At about 14:35 hrs on Monday 17 November 2014, a train travelling at 110 mph (177 km/h) struck the top of a signal which had collapsed and fallen across the railway line near Newbury. The signal post completely obstructed one track and partially obstructed a second (the one on which the train was travelling). There were no injuries and the train did not derail, but it did sustain some exterior damage. The outcome could have been much more serious if the first train to encounter the collapsed signal had been travelling at speed on the completely obstructed track.
The signal collapsed because the base of the post, which was of hollow tubular steel construction, had corroded through, causing an almost complete loss of wall thickness at and just above ground level. Corrosion had occurred to both internal and external surfaces; internally because water had entered the post and there was no drainage for it to escape, while the external corrosion was affected by the base being buried in ballast, which held water around the base and damaged the protective coating on the signal post.
Signal posts are subject to annual visual examinations, but the examinations of this signal did not detect the problem because the main area of corrosion was hidden by ballast, and the examinations regime was vulnerable to missing such defects. A separate examination in 2012 for a resignalling project in the area also did not detect the defect for similar reasons. Because the defect was not detected, it was not reported and remedied through maintenance.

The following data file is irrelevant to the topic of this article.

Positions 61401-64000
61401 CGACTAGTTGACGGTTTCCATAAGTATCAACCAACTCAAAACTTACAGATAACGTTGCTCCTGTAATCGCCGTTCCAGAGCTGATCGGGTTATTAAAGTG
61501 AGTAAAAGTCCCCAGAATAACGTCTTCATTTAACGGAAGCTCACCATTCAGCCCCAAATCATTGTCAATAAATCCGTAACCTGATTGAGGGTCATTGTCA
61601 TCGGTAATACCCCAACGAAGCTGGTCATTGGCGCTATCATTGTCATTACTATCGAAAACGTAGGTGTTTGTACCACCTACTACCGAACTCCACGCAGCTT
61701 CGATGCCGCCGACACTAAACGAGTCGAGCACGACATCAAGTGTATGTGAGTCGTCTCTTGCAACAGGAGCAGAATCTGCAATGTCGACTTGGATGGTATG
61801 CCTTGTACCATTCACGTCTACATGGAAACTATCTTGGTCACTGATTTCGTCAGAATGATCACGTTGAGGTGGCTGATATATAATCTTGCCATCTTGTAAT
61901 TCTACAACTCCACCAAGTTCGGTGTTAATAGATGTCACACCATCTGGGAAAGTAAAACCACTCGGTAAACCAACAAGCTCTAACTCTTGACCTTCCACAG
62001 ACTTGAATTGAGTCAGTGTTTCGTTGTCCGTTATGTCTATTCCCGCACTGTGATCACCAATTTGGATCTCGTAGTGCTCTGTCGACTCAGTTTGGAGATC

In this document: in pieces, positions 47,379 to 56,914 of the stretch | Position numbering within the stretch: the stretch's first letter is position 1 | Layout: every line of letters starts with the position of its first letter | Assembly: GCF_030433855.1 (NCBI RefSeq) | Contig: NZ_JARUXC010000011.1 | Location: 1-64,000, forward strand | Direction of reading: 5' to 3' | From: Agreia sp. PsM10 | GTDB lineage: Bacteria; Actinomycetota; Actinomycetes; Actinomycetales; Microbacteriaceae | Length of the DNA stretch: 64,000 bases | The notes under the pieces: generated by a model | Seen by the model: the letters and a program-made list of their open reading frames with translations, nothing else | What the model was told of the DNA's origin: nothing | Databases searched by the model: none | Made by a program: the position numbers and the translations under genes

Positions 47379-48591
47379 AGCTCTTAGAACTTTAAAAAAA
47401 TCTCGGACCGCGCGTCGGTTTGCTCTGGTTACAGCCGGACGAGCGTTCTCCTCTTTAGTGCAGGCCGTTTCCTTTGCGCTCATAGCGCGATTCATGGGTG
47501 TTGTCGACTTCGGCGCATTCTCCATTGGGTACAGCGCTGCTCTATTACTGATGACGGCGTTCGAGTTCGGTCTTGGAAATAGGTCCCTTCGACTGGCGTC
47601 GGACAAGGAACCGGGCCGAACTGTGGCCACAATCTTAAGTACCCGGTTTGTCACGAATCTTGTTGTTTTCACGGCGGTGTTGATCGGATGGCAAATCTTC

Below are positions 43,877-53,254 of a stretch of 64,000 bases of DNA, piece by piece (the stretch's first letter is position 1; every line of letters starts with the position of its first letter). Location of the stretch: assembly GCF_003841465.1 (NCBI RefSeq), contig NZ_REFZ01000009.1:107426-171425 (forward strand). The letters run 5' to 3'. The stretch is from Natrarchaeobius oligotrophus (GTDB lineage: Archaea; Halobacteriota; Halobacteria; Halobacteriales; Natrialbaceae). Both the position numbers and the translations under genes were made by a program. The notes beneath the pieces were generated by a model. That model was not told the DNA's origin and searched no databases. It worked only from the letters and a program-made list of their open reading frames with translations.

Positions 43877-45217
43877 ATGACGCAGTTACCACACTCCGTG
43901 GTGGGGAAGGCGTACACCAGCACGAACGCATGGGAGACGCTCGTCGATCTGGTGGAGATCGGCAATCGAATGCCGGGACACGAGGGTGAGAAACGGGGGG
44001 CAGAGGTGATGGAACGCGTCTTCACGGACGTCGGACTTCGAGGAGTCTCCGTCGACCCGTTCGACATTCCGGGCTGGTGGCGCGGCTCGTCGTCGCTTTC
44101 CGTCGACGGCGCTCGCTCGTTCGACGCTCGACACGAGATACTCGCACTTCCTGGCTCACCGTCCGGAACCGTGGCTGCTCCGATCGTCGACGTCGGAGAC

The investigation also identified possible underlying factors associated with the management of ballast levels around post bases, competence management of structures examiners and corporate knowledge about the original design specifications for signal structures.
As a consequence of this investigation RAIB has made five recommendations. Four of the recommendations are addressed to Network Rail and cover the management and examination of signal structures and their resistance to such failures. The fifth recommendation is addressed to Amey regarding its competence management arrangements for structures examiners.
RAIB has also identified a learning point relating to the process for conducting visual examinations on structures such as signal posts.
Notes to editors
The sole purpose of RAIB investigations is to prevent future accidents and incidents and improve railway safety. RAIB does not establish blame, liability or carry out prosecutions.
RAIB operates, as far as possible, in an open and transparent manner. While our investigations are completely independent of the railway industry, we do maintain close liaison with railway companies and if we discover matters that may affect the safety of the railway, we make sure that information about them is circulated to the right people as soon as possible, and certainly long before publication of our final report.
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Newsdate: 23 September 2015